1975 New Zealand general election

← 1972 29 November 1975 (1975-11-29) 1978 →

All 87 seats for New Zealand House of Representatives
44 seats were needed for a majority
  First party Second party
Leader Robert Muldoon Bill Rowling
Party National Labour
Leader since 9 July 1974 6 September 1974
Leader's seat Tamaki Tasman
Last election 32 seats, 41.5% 55 seats, 48.4%
Seats won 55 32
Seat change Increase 23 Decrease 23
Popular vote 763,136 634,453
Percentage 47.6% 39.6%
Swing Increase 6.1% Decrease 8.8%

Results of the election.

Prime Minister before election

Bill Rowling

Elected Prime Minister

Robert Muldoon

The 1975 New Zealand general election was held on 29 November to elect MPs to the 38th session of the New Zealand Parliament. It was the first general election in New Zealand where 18- to 20-year-olds[1] and all permanent residents of New Zealand were eligible to vote, although only citizens were able to be elected.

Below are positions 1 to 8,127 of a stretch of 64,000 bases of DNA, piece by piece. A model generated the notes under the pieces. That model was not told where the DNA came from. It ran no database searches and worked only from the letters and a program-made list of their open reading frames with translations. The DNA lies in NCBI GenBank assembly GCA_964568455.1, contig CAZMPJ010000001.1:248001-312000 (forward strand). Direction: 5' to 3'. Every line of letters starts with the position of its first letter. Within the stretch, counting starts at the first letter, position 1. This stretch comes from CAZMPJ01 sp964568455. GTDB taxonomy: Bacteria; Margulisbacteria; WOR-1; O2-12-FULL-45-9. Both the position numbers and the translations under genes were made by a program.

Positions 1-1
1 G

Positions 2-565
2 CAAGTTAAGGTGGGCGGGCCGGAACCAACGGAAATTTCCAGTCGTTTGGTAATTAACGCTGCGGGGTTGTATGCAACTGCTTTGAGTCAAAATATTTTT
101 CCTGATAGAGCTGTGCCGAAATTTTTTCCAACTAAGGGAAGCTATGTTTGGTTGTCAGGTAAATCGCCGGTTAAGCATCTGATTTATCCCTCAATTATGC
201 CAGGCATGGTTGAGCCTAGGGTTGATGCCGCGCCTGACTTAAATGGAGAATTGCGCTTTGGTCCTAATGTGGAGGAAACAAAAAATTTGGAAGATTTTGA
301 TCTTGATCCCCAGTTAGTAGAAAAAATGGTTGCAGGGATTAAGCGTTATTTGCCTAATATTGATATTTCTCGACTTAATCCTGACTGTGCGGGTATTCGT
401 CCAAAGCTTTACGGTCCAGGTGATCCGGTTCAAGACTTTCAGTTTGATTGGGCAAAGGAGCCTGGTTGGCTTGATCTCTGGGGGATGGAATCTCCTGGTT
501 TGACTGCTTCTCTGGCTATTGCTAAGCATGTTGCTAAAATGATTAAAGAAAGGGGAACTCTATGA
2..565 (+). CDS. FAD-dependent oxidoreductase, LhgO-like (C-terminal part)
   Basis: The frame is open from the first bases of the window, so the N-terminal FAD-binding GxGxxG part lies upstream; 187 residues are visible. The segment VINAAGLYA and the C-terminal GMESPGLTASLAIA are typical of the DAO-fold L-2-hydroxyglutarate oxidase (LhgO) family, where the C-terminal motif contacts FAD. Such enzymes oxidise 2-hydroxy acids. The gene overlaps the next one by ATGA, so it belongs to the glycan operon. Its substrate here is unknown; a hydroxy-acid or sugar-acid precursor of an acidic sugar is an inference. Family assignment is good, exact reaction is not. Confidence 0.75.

The incumbent Labour Party, following the sudden death of Labour leader Norman Kirk, was led by Bill Rowling, a leader who was characterised as being weak and ineffectual by some political commentators. Labour's central campaign was the so-called "Citizens for Rowling" petition which attacked National leader Robert Muldoon's forthright leadership style. This campaign was largely seen as having backfired on Labour.

The National Party responded with the formation of "Rob's Mob". As former Minister of Finance in the previous National government, Muldoon focused on the economic impact of Labour's policies; National's campaign advertising suggested that Labour's recently introduced compulsory personal superannuation scheme would result in the government owning the New Zealand economy by using the worker's money, akin to a communist state. Muldoon argued that his New Zealand superannuation scheme could be funded from future taxes rather than an additional tax on current wages.